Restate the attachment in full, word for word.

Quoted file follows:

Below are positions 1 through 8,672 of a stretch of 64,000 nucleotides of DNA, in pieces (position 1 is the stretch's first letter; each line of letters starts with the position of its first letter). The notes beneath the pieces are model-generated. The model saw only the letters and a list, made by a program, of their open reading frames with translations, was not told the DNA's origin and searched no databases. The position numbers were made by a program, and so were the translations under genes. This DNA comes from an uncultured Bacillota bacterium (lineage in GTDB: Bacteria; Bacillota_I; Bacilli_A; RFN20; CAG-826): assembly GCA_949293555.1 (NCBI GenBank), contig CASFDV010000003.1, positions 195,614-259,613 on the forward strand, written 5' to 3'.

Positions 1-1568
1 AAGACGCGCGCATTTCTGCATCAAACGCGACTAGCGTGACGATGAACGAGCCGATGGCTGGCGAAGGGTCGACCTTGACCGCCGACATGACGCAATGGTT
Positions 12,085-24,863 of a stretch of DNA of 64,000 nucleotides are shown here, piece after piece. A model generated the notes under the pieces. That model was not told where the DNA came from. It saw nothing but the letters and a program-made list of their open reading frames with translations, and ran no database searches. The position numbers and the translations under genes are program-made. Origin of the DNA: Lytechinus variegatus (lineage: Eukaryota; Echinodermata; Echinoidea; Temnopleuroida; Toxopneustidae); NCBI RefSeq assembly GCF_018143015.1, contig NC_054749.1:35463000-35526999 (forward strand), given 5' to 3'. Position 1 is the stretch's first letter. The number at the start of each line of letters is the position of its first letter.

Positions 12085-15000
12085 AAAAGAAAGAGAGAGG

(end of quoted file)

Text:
Below are positions 1 through 8,672 of a stretch of 64,000 nucleotides of DNA, in pieces (position 1 is the stretch's first letter; each line of letters starts with the position of its first letter). The notes beneath the pieces are model-generated. The model saw only the letters and a list, made by a program, of their open reading frames with translations, was not told the DNA's origin and searched no databases. The position numbers were made by a program, and so were the translations under genes. This DNA comes from an uncultured Bacillota bacterium (lineage in GTDB: Bacteria; Bacillota_I; Bacilli_A; RFN20; CAG-826): assembly GCA_949293555.1 (NCBI GenBank), contig CASFDV010000003.1, positions 195,614-259,613 on the forward strand, written 5' to 3'.

Positions 1-1568
1 AAGACGCGCGCATTTCTGCATCAAACGCGACTAGCGTGACGATGAACGAGCCGATGGCTGGCGAAGGGTCGACCTTGACCGCCGACATGACGCAATGGTT
Positions 12,085-24,863 of a stretch of DNA of 64,000 nucleotides are shown here, piece after piece. A model generated the notes under the pieces. That model was not told where the DNA came from. It saw nothing but the letters and a program-made list of their open reading frames with translations, and ran no database searches. The position numbers and the translations under genes are program-made. Origin of the DNA: Lytechinus variegatus (lineage: Eukaryota; Echinodermata; Echinoidea; Temnopleuroida; Toxopneustidae); NCBI RefSeq assembly GCF_018143015.1, contig NC_054749.1:35463000-35526999 (forward strand), given 5' to 3'. Position 1 is the stretch's first letter. The number at the start of each line of letters is the position of its first letter.

Positions 12085-15000
12085 AAAAGAAAGAGAGAGG